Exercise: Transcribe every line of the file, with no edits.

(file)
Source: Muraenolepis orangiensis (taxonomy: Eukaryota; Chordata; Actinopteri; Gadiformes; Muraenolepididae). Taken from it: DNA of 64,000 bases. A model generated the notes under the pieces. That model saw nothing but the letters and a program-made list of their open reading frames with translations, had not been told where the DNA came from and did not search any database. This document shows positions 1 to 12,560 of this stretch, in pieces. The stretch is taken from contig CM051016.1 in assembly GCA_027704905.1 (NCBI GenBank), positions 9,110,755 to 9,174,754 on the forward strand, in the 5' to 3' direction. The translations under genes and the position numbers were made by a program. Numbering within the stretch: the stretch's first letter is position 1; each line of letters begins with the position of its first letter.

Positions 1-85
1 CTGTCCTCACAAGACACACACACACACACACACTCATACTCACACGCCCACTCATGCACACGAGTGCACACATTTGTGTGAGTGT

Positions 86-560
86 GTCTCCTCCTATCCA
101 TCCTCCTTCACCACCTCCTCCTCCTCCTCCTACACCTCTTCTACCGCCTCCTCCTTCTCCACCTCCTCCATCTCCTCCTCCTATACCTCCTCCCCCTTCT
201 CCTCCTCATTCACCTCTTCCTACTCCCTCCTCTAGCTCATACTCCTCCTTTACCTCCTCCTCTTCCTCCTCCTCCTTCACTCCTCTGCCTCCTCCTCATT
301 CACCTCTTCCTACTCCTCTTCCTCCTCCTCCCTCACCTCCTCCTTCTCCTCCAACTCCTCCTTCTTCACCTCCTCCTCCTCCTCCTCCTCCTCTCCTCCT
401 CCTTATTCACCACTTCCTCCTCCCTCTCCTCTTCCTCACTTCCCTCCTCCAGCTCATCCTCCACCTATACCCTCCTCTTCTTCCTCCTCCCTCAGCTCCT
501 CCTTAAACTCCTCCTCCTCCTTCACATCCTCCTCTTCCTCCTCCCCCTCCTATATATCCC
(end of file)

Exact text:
Source: Muraenolepis orangiensis (taxonomy: Eukaryota; Chordata; Actinopteri; Gadiformes; Muraenolepididae). Taken from it: DNA of 64,000 bases. A model generated the notes under the pieces. That model saw nothing but the letters and a program-made list of their open reading frames with translations, had not been told where the DNA came from and did not search any database. This document shows positions 1 to 12,560 of this stretch, in pieces. The stretch is taken from contig CM051016.1 in assembly GCA_027704905.1 (NCBI GenBank), positions 9,110,755 to 9,174,754 on the forward strand, in the 5' to 3' direction. The translations under genes and the position numbers were made by a program. Numbering within the stretch: the stretch's first letter is position 1; each line of letters begins with the position of its first letter.

Positions 1-85
1 CTGTCCTCACAAGACACACACACACACACACACTCATACTCACACGCCCACTCATGCACACGAGTGCACACATTTGTGTGAGTGT

Positions 86-560
86 GTCTCCTCCTATCCA
101 TCCTCCTTCACCACCTCCTCCTCCTCCTCCTACACCTCTTCTACCGCCTCCTCCTTCTCCACCTCCTCCATCTCCTCCTCCTATACCTCCTCCCCCTTCT
201 CCTCCTCATTCACCTCTTCCTACTCCCTCCTCTAGCTCATACTCCTCCTTTACCTCCTCCTCTTCCTCCTCCTCCTTCACTCCTCTGCCTCCTCCTCATT
301 CACCTCTTCCTACTCCTCTTCCTCCTCCTCCCTCACCTCCTCCTTCTCCTCCAACTCCTCCTTCTTCACCTCCTCCTCCTCCTCCTCCTCCTCTCCTCCT
401 CCTTATTCACCACTTCCTCCTCCCTCTCCTCTTCCTCACTTCCCTCCTCCAGCTCATCCTCCACCTATACCCTCCTCTTCTTCCTCCTCCCTCAGCTCCT
501 CCTTAAACTCCTCCTCCTCCTTCACATCCTCCTCTTCCTCCTCCCCCTCCTATATATCCC